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Syndic Literary Journal

Thank You Jesus By LeRoy Chatfield

Thank You, Jesus

By LeRoy Chatfield

Built in the 1850’s as a lumber town, the now quaint village of Mendocino sits atop the headlands overlooking the Pacific Ocean and the mouth of the Big River flowing into Mendocino Bay. Thanks to a 20-mile stretch of twisting road and hairpin curves through the foothills en route to the ocean, it is a long three hour drive from Sacramento. No one wakes up on a morning and casually says, let’s take a drive to Mendocino. 

Because of the preservation zeal of its inhabitants, Mendocino has remained more or less frozen in time. Some of the water towers, for example, are still original and even those that have been restored and now used for residential or commercial uses are made to look original. Even though updated, many of the original Victorian homes and mansions, small cottages, the Presbyterian

Church, the hotel, the Masonic Hall, and the barns are still standing. One of the few sidewalks in the village is in the form of a wide boardwalk that stretches the full length of Main Street across from the headlands. As the name implies, most of the tourist commercial shops are located here. In fact, it is at the very end of this boardwalk, at the last store, which gives birth to this story.

Bonnie and I had finished a leisurely two-hour dinner while sitting in front of the roaring fireplace in the Grey Whale Bar at MacCallum House. Martinis, a bottle of Brutocao Merlot, scallops for her, hanger steak for him, peach melba and steamed Irish coffees. Thanks to Chef Alan Kantor, we were well satisfied as we slowly made our way down the inn’s front steps to take our late evening walk along the headlands before we returned to our rental cottage at Packard House.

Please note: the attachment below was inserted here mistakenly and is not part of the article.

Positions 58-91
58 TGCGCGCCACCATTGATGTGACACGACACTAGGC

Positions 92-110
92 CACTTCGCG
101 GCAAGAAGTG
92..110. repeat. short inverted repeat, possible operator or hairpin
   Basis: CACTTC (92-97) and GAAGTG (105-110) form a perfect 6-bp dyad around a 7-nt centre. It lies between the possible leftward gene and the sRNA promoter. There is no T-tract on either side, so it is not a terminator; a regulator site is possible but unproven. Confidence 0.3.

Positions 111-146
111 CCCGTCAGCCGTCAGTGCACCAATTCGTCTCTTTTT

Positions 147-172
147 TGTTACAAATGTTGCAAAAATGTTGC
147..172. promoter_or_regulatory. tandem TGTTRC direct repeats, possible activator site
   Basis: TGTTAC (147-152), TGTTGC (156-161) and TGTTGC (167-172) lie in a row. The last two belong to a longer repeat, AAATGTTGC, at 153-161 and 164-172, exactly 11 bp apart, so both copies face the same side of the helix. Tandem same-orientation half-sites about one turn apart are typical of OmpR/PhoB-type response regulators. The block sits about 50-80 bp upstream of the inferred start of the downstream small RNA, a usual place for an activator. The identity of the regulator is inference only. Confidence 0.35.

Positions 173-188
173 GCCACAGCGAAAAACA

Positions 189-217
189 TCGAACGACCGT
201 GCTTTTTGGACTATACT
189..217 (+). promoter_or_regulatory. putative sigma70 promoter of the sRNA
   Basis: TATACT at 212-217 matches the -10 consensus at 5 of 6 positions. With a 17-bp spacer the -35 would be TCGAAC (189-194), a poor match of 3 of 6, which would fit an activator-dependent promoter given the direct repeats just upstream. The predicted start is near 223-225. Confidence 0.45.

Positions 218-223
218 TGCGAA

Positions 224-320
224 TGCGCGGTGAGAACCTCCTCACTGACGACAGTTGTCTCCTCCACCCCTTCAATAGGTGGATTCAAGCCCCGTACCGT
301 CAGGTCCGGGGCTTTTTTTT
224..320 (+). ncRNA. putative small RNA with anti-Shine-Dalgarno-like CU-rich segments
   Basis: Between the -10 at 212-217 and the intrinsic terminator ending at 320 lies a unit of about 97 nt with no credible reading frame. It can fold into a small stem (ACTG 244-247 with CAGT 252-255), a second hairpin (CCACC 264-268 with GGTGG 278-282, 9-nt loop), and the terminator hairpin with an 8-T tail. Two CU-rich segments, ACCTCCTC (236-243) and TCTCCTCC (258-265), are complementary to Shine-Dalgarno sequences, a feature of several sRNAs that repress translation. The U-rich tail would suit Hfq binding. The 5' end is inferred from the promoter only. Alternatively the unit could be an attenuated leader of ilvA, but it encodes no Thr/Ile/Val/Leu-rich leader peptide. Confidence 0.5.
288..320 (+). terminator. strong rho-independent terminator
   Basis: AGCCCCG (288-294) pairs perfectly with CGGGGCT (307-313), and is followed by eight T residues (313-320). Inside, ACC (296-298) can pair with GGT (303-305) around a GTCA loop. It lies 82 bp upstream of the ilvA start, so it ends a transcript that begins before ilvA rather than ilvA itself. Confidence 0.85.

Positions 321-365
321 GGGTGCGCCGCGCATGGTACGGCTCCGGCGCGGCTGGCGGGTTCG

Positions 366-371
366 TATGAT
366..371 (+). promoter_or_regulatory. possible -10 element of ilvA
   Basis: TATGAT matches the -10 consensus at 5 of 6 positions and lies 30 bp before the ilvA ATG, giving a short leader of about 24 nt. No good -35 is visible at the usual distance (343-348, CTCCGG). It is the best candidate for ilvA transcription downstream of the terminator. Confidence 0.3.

The weather was dripping with fog but mild enough to enjoy the walk. The boardwalk was deserted, not a soul to be seen its entire length. The stores had closed hours before. We clumped along knowing exactly the route we would take because we had walked it so many times for so many years. Creatures of habit. As we came up to the last store, I noticed a white station wagon parked in front with a driver sitting behind the wheel. Besides us, he was the only person on Main Street.

We stopped, this was our destination. We looked in the display window of Mendocino Jams & Preserves, but something had changed, the picture of Jesus was not there. For thirty years we have been coming to this window sometimes as customers, and sometimes only to window shop their wondrous display of jams, preserves and mustards, which surrounded the picture of Jesus. I turned to Bonnie, “Jesus is not here.”

With that observation, the station wagon door immediately opened, and a very tall looking man jumped out. With a flourish, he opened the back door of the car, reached in, and pulled out a large jar. Holding it aloft, triumphant and with two strides, he was close enough to hand Bonnie his gift, a jar of Olallieberry Jam. With this he said, “It is our tradition to wait for the last visitor of the day and present them with a gift.” Slightly dazed, almost in unison, we blurted out, “Thank you, very much!” Looking heavenward , he said, “Oh, no! don’t thank me, thank Him!”

With that, he was back into his car, then speeding down Main Street. We were alone again, silently taking in what had just occurred. Finally, looking back into the display window, Bonnie said, “Thank you, Jesus.”













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